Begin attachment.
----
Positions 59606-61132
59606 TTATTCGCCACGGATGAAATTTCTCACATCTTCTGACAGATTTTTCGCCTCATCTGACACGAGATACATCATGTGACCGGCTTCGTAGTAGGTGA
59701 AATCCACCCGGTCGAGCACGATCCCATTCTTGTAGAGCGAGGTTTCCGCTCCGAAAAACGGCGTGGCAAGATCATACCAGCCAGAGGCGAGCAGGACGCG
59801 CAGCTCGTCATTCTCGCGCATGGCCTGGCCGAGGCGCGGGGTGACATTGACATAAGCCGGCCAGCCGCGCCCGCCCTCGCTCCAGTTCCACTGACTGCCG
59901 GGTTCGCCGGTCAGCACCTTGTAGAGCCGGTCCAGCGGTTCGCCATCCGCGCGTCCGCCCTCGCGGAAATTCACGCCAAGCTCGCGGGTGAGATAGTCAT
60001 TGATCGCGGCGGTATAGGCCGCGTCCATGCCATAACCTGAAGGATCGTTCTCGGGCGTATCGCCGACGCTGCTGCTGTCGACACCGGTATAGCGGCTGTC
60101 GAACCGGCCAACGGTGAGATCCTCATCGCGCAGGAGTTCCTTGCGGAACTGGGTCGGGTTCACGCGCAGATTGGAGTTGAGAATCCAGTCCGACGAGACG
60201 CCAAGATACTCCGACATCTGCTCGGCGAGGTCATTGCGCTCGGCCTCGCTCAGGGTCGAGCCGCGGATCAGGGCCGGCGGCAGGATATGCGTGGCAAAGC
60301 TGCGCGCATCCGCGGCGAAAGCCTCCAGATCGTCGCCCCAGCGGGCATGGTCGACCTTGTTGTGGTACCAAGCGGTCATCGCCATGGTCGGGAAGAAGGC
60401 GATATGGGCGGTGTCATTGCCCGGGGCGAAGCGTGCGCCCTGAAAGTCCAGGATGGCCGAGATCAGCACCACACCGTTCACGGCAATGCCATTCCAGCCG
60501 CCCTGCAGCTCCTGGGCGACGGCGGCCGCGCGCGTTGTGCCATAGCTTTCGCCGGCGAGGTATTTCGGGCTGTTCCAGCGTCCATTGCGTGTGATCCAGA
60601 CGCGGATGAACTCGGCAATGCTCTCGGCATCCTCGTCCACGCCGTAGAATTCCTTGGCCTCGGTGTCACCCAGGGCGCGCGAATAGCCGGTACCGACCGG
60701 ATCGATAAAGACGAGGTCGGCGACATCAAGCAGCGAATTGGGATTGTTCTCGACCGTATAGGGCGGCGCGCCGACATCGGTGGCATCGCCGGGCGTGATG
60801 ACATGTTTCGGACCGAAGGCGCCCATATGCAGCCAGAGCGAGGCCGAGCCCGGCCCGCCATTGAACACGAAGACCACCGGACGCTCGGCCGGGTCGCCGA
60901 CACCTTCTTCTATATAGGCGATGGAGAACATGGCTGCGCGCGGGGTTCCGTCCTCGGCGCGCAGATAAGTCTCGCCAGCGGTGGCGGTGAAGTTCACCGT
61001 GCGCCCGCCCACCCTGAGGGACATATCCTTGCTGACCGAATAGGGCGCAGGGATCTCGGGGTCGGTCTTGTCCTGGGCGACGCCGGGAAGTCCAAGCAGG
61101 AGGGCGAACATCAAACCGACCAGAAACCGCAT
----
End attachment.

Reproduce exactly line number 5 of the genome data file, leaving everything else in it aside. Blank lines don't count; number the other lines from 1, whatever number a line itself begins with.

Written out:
59901 GGTTCGCCGGTCAGCACCTTGTAGAGCCGGTCCAGCGGTTCGCCATCCGCGCGTCCGCCCTCGCGGAAATTCACGCCAAGCTCGCGGGTGAGATAGTCAT